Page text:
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  • Writer's pictureLeanne Brownoff

Top 5 Interview Blunders That Will Keep You Off the Shortlist

If you or someone you know is contemplating a career or employment change, you are going to want to check out these 5 avoidable blunders that are costing experienced candidates their chance at getting the job, or the very least getting on the shortlist.

I am frequently asked by clients to assist in the interviewing process for some of their key positions and I can tell when a candidate will get a call back- and when they will not.

Currently the economic climate has provided an abundance of highly qualified individuals looking for work. At the moment, the businesses have the advantage of selecting from a rich pool of talent.

Beyond the obvious expectations of candidates highlighting their skill set, experience and results, there are some critical and yet simple actions that put their resumes, in the call back pile.

You might be a perfect candidate for the position but if you are going to stand out and be noticed you must avoid these five common errors when you get called for that all-important initial interview.

Top 5 Interview Blunders that Will Keep You Off the Shortlist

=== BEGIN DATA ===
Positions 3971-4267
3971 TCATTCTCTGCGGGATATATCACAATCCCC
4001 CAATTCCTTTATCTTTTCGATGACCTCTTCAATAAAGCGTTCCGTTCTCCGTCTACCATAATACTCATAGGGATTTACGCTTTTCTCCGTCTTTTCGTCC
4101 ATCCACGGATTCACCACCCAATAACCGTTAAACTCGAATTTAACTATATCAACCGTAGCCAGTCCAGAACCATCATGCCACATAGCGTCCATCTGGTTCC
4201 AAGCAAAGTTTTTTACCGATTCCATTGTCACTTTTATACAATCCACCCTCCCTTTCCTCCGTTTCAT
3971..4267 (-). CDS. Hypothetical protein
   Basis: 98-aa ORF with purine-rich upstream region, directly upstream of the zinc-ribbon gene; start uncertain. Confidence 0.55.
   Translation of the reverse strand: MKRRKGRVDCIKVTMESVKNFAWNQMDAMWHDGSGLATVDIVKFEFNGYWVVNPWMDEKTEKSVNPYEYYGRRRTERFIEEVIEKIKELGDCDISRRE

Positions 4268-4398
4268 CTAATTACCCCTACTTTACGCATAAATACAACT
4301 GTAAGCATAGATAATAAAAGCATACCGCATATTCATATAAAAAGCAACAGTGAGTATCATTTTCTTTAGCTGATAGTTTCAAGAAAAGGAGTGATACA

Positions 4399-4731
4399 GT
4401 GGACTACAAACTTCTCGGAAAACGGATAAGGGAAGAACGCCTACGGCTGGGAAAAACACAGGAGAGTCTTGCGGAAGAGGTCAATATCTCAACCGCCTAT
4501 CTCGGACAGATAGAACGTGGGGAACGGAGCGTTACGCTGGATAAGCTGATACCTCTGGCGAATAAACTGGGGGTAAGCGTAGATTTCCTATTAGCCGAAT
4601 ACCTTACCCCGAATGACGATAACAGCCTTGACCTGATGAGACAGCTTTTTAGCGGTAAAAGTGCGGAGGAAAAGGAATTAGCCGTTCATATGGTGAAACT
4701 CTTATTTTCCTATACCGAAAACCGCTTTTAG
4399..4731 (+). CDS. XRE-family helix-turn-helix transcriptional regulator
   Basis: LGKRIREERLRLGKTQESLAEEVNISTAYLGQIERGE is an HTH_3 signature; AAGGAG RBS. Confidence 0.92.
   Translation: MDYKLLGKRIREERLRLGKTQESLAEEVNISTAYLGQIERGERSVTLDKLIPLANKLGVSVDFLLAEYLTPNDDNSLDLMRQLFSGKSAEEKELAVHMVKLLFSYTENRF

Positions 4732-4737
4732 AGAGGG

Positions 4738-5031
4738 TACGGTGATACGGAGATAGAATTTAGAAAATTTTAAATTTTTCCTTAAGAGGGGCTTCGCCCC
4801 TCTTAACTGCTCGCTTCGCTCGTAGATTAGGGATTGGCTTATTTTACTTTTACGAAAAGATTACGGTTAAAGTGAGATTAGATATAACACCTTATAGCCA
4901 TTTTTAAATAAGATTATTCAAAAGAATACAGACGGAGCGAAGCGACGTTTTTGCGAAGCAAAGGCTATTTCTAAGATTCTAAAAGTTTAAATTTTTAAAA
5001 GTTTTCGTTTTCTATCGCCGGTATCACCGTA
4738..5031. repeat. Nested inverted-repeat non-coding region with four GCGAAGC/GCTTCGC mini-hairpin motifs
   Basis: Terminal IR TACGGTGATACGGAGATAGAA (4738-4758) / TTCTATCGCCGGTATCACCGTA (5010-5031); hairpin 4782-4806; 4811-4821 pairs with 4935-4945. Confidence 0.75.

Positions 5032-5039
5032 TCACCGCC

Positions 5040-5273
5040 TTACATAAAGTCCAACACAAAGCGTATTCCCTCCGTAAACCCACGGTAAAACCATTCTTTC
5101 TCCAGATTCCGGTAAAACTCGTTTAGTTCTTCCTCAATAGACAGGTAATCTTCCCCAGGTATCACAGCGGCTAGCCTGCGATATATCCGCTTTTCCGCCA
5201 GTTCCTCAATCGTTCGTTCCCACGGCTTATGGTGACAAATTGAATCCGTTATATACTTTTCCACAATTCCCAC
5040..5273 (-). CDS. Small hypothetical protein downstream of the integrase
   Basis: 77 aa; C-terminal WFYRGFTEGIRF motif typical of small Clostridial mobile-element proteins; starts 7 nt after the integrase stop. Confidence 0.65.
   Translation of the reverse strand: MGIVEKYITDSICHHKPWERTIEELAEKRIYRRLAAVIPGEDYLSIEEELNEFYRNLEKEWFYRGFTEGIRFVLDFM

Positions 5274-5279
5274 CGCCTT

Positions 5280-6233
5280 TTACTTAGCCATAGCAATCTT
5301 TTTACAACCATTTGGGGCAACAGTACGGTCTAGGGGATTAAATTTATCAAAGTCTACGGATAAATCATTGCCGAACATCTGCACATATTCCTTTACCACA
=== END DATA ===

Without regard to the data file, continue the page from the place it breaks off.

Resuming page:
1) Not creating an easy-to-follow resume

Resumes have evolved significantly. In the past, the rule of thumb was for a resume to be 2 pages. Now the focus is on a single page with succinct and relevant information that will make it easy for the reviewing parties to identify education, experience, interests and outstanding achievements. A popular new format provides a single page with a thumbnail photo and key sections that include infographics. Providing pie and bar graphs offers a quick visual on the candidate’s fit for the position. This allows the interviewers the ability to focus on the interview and not on trying to sift through papers in the process. This format isn’t necessary and the traditional format may be more appropriate depending on the position, but it does stand out from the traditional resumes. Regardless of the format always think of the interviewer. Make it easy for them to maneuver so that you can showcase your skills and be memorable.

Note: The one page infographics format may seem easy but it will take time to get it right. Don't try to "wing it" with a Word Document. Use a professional template. If the information is not lined up in an easy-to-follow-format, the reader will get frustrated and move on. It will also speak to your lack of attention to detail, so make it right.

For professional, online templates check out Venngage, Hloom and Canva.

2) Not researching the company and providing a generic cover letter that does not integrate the position’s requirements

Cover letters are still a must for professional applications. It gives the business a glimpse into who you are and it sets the tone for the interview. Do your homework. The Internet has a wealth of information- use it to your advantage! Check out the business’ website and social media posts to gain insight into the company’s position in the industry, its current activities and future projects. Investigate who the decision makers are before the interview and look them up on LinkedIn or other social media sites. Include relevant points from your experiences that will catch the attention of your interviewers. This will show that you have initiative and are willing to go beyond the basic information that the position posting may have provided.